Advance Health Care Directive

WHY “DO IT YOURSELF/FILL IN THE BLANK” WILLS & TRUSTS OFTEN RESULT IN DISASTER

WHY “DO IT YOURSELF/FILL IN THE BLANK” WILLS & TRUSTS OFTEN RESULT IN DISASTER Retaining the services and expertise of an attorney who can assist you in preparing a smart estate plan requires a serious investment of time and money. The benefits (however) far outweigh whatever the upfront costs may be. Having the assurance and peace of mind that you and your family will be legally and financially protected in taking on the challenges of the future is inestimable. However, these guarantees vanish immediately when one chooses to forgo retaining experienced legal advice and opting for the “do-it-yourself” approach to estate planning. Many unpleasant scenarios and real potential dangers await those who want to save a few dollars in the short-term; and whose loved ones will probably end up having to pay tens of thousands of dollars correcting their mistakes. Everyone is unique. No two families are the same. The slick advertising that online legal services utilize (especially with using formercelebrity attorneys to pitch their offerings) cannot deny this simple fact: virtual legal document preparers that promise cheap, fill in the blank options for estate planning will never replace the professional, confidential relationship between a lawyer and his/her client. When circumstances require urgent technical advice and counsel, these do-it-yourself websites are of no use to a distraught client. Their staff is prohibited from rendering any kind of practical legal guidance to consumers. If you are making a terrible mistake in your estate planning, they can’t prevent you from doing so (the   unauthorized practice of law is a criminal offense in all 50 states). In addition, these online services...

MISTAKEN IDEAS REGARDING ESTATE PLANNING

There is a great deal of confusion and mythology regarding estate planning. It’s a subject that healthy, busy people really don’t want to think about. Understandably, the thought of suddenly becoming unable to function (due to disease or a catastrophic illness) and needing to depend upon someone else, along with having to come to grips with the inevitability of death, can really be distressing. However, by taking methodical, concerted action by creating a well-advised estate plan, one can at least confront these unpleasant realities in a rational way.     The following are some examples of erroneous information some people have regarding estate planning:   1. “I don’t have a will and I don’t really own a lot of property, so what’s the problem if I die without one?” You DO have a problem. Without having a witnessed will that is also valid within your state, if you die as a single custodial parent, your surviving minor children run the chance of being taken care of by blood relatives of the probate court’s choosing—not yours. In addition, any remaining financial assets in your name will be evenly distributed to your immediate family members. Without a clear-cut estate plan, your surviving spouse may not have enough of your money to supplement his/her retirement income.   2. “If I become incapacitated, my executor will take care of everything.” WRONG . Your executor is someone you have designated in your will to carry out your wishes after you pass away. If you’re still alive, and find yourself in failing health, your executor can’t help you. With a smart estate plan, you can...

Estate Planning: Affordable Care Act and expanded Medi-Cal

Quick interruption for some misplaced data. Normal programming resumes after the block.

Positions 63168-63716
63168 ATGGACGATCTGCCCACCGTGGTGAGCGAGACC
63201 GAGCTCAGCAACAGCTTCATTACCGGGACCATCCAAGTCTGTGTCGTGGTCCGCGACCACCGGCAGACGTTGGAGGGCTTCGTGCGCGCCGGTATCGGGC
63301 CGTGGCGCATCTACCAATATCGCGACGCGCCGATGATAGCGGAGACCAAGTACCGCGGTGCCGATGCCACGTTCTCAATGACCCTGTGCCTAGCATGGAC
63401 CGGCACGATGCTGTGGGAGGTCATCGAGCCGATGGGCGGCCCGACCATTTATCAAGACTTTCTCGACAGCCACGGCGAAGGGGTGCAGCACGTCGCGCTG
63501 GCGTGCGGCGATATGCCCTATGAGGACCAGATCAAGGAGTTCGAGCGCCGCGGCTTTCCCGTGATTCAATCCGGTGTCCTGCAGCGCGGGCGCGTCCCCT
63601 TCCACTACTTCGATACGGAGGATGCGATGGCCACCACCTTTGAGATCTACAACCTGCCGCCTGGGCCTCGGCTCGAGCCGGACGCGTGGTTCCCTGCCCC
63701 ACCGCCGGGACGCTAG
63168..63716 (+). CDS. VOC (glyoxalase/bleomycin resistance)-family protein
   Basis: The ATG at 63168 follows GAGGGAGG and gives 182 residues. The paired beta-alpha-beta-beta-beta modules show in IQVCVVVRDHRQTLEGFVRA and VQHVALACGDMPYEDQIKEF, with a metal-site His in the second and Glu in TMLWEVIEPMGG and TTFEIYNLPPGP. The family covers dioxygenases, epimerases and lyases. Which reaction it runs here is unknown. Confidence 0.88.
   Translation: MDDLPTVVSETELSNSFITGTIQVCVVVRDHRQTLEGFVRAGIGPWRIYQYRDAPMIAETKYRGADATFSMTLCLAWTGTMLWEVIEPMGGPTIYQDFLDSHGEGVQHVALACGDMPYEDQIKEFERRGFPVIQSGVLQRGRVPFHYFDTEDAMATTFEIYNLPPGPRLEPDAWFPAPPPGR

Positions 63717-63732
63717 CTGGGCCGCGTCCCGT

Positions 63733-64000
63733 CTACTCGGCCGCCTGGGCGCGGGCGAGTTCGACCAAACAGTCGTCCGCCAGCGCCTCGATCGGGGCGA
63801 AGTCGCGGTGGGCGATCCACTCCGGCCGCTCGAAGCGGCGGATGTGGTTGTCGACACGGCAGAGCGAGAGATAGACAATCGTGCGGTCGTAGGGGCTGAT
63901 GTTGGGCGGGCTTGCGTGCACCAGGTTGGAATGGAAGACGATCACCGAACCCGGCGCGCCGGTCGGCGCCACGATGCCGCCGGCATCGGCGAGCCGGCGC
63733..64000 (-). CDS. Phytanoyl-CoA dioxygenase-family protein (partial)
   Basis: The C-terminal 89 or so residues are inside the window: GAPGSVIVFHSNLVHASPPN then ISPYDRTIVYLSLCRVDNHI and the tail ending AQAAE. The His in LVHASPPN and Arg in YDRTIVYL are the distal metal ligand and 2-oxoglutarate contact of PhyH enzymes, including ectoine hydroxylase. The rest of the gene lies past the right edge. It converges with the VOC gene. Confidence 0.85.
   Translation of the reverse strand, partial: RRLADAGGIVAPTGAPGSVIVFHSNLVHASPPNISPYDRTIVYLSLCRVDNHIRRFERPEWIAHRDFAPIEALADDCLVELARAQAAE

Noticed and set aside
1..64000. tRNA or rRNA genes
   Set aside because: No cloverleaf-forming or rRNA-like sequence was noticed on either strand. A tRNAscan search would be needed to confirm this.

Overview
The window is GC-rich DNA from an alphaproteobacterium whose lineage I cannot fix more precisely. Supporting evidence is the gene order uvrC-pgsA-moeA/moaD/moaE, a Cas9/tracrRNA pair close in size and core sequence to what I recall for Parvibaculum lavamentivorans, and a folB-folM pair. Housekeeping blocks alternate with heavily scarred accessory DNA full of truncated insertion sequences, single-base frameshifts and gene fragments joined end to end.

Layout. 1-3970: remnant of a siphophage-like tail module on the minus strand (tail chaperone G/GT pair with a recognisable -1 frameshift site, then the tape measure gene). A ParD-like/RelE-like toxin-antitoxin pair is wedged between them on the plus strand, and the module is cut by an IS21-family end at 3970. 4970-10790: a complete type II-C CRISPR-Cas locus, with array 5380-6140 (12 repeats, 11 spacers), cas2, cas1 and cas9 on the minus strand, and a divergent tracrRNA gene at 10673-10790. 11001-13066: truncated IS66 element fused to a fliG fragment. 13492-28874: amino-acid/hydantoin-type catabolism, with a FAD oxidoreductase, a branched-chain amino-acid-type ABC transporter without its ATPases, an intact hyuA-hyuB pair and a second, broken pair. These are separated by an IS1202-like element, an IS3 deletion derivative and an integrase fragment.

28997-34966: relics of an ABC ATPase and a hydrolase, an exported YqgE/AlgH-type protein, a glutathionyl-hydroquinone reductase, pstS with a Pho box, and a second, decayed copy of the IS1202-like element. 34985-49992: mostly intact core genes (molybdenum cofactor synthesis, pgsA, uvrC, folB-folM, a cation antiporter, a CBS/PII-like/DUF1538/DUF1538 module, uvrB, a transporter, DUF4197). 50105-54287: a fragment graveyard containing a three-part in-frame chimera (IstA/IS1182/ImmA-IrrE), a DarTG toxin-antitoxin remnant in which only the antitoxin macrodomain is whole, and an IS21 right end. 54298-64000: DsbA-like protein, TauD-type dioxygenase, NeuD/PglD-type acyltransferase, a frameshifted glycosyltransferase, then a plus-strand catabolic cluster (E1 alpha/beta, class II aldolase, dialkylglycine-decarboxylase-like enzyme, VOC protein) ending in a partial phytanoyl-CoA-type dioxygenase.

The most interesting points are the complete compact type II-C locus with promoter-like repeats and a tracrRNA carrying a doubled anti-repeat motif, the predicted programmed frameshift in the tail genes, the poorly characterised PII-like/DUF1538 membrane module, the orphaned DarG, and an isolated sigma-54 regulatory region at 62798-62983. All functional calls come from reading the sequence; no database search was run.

Under the Affordable Care Act (“ACA”), low income persons under age 65 may enroll in the expanded Medi-Cal in order to meet the federal requirement that everyone have health care insurance. At age 65, Medicare covers doctor visits, hospital visits and some prescription drugs. Read...

Why An Advance Directive Is A Crucial Part Of Estate Planning

Today is a day that, until recently, I wasn’t aware had any independent significance other than being April 16. However, April 16 is – and has been for the past seven years – National Healthcare Decisions Day. You can see the website dedicated to this purpose here: www.nhdd.org Planning with an … Read...

Estate Planning News – April 14th, 2014

In this week’s inaugural edition of Estate Planning News, our firm has selected some helpful articles from around the web that cover problems commonly encountered by clients during the Estate Planning process: so our readers won’t make them! In an article from CNBC, authors highlight mistakes Estate Planning clients frequently make. The problems discussed occur all too often, as clients consistently regard Estate Planning as a “one-time” action rather than the lifelong process it ought to be. This is great reading for people who have not reviewed their estate plan recently. Along similar lines, Professor Gerry Beyer of Wills, Trusts & Estates Prof Blog identifies the “Ostrich Syndrome” associated with Estate Planning, where clients do not want to begin the process because it is difficult to confront the questions associated with drafting a comprehensive plan. We wholeheartedly agree with him that this creates more problems than it solves. The article about an Estate Planning checklist is a good place for people overcoming the aforementioned “Ostrich Syndrome” to start when they realize they need a plan. It can be overwhelming to consider all of the steps that need to be taken when planning for the future, and having an easy-to-understand list of potential considerations is a big help. Finally, we conclude this week’s Estate Planning News with an interesting piece about digital assets and estate planning. In an age increasingly dependent on intangible assets and cloud technology, considering things like email accounts, subscriptions, and other digital property are often an afterthought when it comes to Estate Planning. Avoid the top 5 estate-planning blunders – CNBC.com CNBC.com Avoid the top 5 estate-planning blunders...